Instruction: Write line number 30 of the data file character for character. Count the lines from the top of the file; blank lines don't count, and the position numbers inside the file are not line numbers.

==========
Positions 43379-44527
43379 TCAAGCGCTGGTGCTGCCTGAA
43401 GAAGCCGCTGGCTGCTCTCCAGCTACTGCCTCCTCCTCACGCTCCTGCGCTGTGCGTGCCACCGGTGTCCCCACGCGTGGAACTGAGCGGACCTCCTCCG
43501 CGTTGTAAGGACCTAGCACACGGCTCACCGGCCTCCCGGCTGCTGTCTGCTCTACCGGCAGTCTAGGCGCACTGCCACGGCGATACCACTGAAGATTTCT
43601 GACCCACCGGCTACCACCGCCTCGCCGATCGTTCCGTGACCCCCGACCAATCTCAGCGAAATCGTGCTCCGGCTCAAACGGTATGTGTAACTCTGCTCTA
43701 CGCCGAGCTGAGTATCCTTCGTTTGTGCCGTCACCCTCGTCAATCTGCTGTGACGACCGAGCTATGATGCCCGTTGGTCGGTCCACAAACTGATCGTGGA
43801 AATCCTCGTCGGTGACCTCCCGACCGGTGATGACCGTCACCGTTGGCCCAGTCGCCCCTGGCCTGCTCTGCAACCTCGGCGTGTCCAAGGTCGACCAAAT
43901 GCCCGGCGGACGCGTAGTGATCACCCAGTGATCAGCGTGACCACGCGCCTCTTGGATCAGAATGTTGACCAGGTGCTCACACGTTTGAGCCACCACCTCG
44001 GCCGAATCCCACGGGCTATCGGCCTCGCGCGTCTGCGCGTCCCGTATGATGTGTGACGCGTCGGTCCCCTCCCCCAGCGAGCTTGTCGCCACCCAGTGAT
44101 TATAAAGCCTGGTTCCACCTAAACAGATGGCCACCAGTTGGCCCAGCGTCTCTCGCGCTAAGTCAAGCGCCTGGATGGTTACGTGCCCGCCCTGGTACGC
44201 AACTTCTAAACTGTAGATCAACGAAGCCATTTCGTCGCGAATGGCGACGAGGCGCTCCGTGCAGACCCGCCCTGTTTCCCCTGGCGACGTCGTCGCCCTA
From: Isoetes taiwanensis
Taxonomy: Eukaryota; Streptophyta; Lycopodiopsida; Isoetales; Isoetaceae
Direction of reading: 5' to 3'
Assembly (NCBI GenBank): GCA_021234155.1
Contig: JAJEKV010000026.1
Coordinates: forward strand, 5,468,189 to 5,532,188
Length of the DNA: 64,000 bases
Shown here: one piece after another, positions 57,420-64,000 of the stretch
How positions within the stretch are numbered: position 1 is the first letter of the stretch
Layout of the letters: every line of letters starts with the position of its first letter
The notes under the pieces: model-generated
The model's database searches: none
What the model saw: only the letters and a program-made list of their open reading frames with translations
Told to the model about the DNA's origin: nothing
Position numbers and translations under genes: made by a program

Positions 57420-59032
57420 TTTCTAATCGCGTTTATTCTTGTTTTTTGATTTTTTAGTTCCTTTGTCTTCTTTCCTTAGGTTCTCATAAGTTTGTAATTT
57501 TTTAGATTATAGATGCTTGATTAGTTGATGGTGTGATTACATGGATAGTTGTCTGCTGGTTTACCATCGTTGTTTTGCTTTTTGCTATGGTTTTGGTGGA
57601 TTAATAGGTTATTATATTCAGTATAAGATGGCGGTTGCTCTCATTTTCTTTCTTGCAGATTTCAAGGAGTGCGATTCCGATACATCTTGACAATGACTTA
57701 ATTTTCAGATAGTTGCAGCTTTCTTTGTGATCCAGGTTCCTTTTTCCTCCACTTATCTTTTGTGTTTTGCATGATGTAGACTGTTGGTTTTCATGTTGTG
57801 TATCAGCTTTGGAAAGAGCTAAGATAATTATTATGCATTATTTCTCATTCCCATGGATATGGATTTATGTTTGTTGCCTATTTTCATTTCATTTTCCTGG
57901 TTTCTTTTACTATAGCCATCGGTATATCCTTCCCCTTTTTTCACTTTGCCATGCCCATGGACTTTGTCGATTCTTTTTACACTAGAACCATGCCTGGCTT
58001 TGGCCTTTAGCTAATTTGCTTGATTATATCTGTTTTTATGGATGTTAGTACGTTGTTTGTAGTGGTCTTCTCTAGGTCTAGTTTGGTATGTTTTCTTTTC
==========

57601 TTAATAGGTTATTATATTCAGTATAAGATGGCGGTTGCTCTCATTTTCTTTCTTGCAGATTTCAAGGAGTGCGATTCCGATACATCTTGACAATGACTTA